Paul Valéry came rapidly to enduring prominence in French literature on the strength of his earliest work. His abstract poetry was widely noted for its unusually sensate quality, and he is arguably the most important figure in a transitional period of French poetry, forming a bridge from the prior Symbolist school to the subsequent Surrealist movement. Valéry was notably prolific not only as a poet but also as a philosopher and essayist who earned a firm reputation for dealing with a wide range of subject matter. Politics, science, the arts, and language were among the numerous concerns of his voluminous life’s work. His greatest reputation, however, remains for his poetry, and he was deemed by some critics the greatest French poet of the twentieth century. Charms comprises poems written from 1917 through 1921, a period that proved to be significant in Valéry’s artistic growth, and this volume is generally regarded as a seminal work.
The year Charms was published coincides with the death of Édouard Lebey, then director of the French press association and Valéry’s employer since 1900. Having worked as Lebey’s private secretary for more than twenty years, the poet’s sudden state of unemployment caused him a brief period of serious concern as to how he would continue to earn a living. Trusting the encouragement and advice of friends as well as Gaston Gallimard, his publisher, Valéry seized this opportunity to begin earning his living solely from his literary work. This proved to be more easily accomplished than he first expected, as his reputation was on the rise. Charms did much to enhance the poet’s popularity and reputation, containing some of his best-known and most highly regarded work, highly regarded by critics and by the poet himself.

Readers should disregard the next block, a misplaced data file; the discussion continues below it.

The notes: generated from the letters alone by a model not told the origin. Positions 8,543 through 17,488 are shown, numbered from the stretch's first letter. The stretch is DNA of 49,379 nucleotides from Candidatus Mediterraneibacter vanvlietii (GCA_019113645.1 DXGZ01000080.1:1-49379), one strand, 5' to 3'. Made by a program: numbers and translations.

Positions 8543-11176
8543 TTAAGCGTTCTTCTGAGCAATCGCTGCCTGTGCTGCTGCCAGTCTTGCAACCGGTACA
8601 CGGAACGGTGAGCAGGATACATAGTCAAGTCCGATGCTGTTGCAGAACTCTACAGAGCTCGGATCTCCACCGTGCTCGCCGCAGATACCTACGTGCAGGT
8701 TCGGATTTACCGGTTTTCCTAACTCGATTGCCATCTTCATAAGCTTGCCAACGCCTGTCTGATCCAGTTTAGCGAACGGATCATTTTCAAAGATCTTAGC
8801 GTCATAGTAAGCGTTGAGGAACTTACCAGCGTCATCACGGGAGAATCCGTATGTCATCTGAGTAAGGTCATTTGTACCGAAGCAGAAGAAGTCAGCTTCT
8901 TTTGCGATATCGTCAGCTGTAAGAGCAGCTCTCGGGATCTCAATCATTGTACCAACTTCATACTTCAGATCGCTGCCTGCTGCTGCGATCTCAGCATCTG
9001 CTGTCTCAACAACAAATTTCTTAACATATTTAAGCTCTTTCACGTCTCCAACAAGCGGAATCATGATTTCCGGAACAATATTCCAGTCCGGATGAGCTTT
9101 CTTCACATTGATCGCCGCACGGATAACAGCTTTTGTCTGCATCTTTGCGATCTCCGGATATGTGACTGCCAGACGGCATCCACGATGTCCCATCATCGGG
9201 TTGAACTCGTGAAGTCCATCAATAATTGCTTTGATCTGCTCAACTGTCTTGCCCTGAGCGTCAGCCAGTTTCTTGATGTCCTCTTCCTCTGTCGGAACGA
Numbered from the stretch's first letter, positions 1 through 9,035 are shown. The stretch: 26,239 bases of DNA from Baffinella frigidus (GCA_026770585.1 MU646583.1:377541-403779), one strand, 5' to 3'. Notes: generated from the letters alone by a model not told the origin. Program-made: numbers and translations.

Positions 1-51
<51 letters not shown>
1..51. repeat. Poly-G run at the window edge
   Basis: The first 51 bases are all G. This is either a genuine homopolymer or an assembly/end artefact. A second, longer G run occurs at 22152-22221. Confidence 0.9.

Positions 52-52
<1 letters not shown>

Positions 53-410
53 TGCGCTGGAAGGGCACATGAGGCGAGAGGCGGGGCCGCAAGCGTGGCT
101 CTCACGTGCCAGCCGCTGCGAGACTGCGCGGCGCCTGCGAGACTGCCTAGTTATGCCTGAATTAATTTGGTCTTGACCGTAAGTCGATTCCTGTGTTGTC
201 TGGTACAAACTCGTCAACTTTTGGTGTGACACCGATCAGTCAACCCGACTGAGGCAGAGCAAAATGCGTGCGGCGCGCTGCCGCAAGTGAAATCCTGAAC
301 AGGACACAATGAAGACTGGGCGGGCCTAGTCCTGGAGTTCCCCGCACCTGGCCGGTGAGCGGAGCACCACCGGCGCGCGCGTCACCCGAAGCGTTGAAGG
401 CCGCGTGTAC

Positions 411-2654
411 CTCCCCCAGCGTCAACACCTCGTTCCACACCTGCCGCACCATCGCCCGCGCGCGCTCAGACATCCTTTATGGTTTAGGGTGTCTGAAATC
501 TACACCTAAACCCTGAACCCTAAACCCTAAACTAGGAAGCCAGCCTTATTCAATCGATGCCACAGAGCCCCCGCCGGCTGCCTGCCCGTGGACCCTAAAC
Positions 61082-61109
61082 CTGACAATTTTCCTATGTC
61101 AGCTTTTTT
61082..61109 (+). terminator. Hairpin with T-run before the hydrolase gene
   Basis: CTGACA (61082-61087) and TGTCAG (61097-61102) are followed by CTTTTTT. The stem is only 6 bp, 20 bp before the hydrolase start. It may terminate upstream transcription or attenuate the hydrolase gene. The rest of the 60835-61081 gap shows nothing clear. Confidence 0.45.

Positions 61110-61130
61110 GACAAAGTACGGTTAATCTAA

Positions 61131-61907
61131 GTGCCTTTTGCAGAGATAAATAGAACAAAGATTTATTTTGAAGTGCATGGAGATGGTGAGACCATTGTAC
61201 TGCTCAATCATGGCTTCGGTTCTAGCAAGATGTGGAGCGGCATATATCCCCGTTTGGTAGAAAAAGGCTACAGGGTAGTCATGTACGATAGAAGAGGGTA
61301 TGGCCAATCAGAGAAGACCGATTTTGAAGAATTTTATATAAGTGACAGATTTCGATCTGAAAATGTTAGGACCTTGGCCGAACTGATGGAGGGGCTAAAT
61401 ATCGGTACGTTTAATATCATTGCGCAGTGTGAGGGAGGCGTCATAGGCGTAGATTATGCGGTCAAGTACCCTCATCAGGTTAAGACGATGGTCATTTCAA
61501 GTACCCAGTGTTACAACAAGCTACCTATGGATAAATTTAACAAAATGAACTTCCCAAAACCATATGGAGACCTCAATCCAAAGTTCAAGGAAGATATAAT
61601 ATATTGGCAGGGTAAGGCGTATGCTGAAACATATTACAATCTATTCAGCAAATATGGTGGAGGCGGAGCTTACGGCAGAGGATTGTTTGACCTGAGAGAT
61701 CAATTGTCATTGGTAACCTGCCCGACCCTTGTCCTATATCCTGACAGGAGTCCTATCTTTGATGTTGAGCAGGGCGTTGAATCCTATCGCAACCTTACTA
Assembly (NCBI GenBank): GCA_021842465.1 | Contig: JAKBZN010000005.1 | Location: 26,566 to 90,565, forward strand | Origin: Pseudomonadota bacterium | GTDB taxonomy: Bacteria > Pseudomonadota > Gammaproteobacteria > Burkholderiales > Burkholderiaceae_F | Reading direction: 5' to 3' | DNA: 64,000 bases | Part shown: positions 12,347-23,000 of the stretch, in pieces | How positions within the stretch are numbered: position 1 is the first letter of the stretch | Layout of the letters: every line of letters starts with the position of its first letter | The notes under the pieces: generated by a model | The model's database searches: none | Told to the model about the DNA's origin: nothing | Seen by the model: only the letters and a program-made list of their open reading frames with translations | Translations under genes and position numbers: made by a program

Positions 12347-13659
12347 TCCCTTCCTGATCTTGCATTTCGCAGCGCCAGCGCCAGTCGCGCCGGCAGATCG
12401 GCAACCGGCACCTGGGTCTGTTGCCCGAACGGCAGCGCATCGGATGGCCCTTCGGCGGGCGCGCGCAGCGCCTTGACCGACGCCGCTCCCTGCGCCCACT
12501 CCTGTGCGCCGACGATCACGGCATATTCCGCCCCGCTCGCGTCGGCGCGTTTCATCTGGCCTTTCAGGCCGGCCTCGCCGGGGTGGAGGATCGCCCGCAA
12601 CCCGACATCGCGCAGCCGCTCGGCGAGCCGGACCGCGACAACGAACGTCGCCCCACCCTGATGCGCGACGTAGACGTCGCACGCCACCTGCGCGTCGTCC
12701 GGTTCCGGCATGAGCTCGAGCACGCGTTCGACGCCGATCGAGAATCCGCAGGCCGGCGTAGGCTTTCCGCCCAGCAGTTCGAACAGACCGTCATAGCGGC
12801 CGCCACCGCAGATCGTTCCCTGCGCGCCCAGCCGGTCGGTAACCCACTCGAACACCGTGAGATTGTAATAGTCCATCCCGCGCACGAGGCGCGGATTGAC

Poetic form held a high degree of importance to Valéry, and the twenty-one poems gathered in Charms indicate the diversity of traditional structures he explored. The book’s title is the French derivation of the Latin word carmina, meaning song, and it includes several odes and ballads that draw from English structures in addition to French. Valéry came to poetry during World War I, finding in it a welcome distraction from the daily pressures of that time of great stress and uncertainty. Even after the war, the period during which he wrote these poems, he continued to perceive the solitary reflection afforded the poet in the act of writing to be of higher intellectual value than the mundane or tedious demands of day-to-day living. Poetry was a vehicle Valéry used to separate himself from those aspects of life. He believed that the higher level of concentration necessary to follow a given structure allowed him to retreat that much further, which may explain his claim that form is of greater importance than content. The manifestation of this concept in Charms is an engaging sense of intimacy between the poet and his work, a sort of private circle, into which the reader enters upon entering the poems themselves.
Valéry adamantly refuted critics who attempted to apply overall conceptual interpretations to Charms, insisting that the poems were written at intervals spread too wide for this to have even been possible. One of his responses to critics was that any particular meaning in his poetry is that which the individual reader may take. His intention was to capture his reader with a more eclectic range of interests and frameworks to house them. There are a number of sonnets, although the styles range from Spenserian to Elizabethan to Italian. There are also several ballads, but again the styles and lengths vary considerably. The first and final poems of the collection are an unusual instance of poems appearing in the same form, both being regular odes.
As such, the thematic map of the work is as multidirectional as the structures of the poems themselves. The reader will find a reworking of the Narcissus myth, along with deeply symbolic meditations on a random array of temperaments and locations. Given Valéry’s attachment to form, however, the collection draws a sense of cohesion by way of a conceptual thread. However secondary an element the poet believed content to be, his subjects are undoubtedly distinguished by the varying rhythms and tones that inform them.
The opening poem, entitled, appropriately enough, “Dawn,” begins as a simple ode to the breaking of day: “at the rosy/ Apparition of the sun./ I step forth in my own mind/ Fully fledged with confidence.” Four stanzas later, the images of the awakening physical world become increasingly laden with deeper spiritual implications: “These spiritual toils of theirs/ I break, and set out seeking/ Within my sensuous forest/...
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